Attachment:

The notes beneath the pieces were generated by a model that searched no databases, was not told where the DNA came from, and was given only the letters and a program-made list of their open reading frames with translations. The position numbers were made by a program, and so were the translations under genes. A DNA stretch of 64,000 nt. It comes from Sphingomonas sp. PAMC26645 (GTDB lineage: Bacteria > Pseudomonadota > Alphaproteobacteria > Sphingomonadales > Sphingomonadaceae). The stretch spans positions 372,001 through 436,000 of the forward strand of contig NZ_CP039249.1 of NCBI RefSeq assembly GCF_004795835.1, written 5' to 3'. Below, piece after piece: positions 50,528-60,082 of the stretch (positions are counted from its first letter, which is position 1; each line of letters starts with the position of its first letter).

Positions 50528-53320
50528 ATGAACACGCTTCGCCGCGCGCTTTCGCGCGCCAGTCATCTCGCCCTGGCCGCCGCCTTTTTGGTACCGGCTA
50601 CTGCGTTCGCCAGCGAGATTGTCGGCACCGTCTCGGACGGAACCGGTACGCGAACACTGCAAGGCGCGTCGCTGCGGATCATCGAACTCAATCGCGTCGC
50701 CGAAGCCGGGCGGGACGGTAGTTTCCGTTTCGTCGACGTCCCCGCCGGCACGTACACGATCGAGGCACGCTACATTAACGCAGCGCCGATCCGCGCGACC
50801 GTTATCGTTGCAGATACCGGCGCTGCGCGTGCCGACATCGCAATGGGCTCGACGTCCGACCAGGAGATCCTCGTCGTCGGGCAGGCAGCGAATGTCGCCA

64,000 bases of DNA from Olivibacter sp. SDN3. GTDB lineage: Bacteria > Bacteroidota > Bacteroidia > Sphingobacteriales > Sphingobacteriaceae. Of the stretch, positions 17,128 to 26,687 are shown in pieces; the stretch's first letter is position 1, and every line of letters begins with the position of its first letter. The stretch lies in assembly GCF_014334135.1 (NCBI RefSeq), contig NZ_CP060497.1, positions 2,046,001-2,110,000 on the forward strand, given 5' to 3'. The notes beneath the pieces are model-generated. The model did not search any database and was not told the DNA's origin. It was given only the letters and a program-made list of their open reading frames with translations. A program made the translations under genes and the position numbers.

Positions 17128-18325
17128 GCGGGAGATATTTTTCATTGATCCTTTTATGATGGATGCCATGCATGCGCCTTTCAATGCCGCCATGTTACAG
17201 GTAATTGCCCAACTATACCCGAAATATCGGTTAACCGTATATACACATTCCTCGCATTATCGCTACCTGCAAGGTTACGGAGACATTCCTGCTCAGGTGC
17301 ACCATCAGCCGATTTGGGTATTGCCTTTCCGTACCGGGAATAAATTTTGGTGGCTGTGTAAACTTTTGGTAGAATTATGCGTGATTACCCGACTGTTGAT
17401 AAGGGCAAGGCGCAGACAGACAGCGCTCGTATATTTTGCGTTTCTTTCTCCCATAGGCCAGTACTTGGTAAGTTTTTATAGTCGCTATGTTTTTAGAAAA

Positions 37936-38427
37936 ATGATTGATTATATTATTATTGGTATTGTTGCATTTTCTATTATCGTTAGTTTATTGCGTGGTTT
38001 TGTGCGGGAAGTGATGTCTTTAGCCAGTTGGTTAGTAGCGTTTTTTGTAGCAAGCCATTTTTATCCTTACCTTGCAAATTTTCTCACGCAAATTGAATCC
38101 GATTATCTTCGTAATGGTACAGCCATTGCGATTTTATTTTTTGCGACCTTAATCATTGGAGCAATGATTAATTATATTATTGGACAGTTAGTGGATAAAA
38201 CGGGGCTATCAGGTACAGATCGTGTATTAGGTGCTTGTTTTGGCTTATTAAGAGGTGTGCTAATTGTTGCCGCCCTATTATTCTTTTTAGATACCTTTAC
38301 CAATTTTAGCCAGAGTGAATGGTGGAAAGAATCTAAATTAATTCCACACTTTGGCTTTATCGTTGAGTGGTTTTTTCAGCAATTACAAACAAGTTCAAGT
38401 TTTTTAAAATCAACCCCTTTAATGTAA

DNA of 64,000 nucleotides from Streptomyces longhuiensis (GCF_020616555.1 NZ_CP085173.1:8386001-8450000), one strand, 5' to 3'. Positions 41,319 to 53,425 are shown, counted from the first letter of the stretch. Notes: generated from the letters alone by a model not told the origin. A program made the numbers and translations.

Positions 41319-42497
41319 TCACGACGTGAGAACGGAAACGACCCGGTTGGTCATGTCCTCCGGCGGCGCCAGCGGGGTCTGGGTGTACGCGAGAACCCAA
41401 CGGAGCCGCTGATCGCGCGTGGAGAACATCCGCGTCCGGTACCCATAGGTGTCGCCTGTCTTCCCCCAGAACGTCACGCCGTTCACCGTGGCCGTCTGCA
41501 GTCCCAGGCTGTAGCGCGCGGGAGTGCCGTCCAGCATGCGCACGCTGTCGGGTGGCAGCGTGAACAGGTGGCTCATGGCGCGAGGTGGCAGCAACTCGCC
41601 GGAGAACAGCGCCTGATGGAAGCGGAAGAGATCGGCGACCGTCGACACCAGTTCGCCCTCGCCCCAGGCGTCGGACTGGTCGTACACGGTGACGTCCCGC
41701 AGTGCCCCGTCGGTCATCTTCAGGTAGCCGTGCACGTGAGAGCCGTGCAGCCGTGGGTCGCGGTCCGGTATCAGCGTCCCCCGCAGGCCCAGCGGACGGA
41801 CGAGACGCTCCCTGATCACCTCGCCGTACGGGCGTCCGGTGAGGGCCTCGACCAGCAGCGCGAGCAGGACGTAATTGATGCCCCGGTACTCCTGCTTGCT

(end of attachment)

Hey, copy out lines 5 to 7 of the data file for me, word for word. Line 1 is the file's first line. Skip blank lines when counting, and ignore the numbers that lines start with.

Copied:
50701 CGAAGCCGGGCGGGACGGTAGTTTCCGTTTCGTCGACGTCCCCGCCGGCACGTACACGATCGAGGCACGCTACATTAACGCAGCGCCGATCCGCGCGACC
50801 GTTATCGTTGCAGATACCGGCGCTGCGCGTGCCGACATCGCAATGGGCTCGACGTCCGACCAGGAGATCCTCGTCGTCGGGCAGGCAGCGAATGTCGCCA

64,000 bases of DNA from Olivibacter sp. SDN3. GTDB lineage: Bacteria > Bacteroidota > Bacteroidia > Sphingobacteriales > Sphingobacteriaceae. Of the stretch, positions 17,128 to 26,687 are shown in pieces; the stretch's first letter is position 1, and every line of letters begins with the position of its first letter. The stretch lies in assembly GCF_014334135.1 (NCBI RefSeq), contig NZ_CP060497.1, positions 2,046,001-2,110,000 on the forward strand, given 5' to 3'. The notes beneath the pieces are model-generated. The model did not search any database and was not told the DNA's origin. It was given only the letters and a program-made list of their open reading frames with translations. A program made the translations under genes and the position numbers.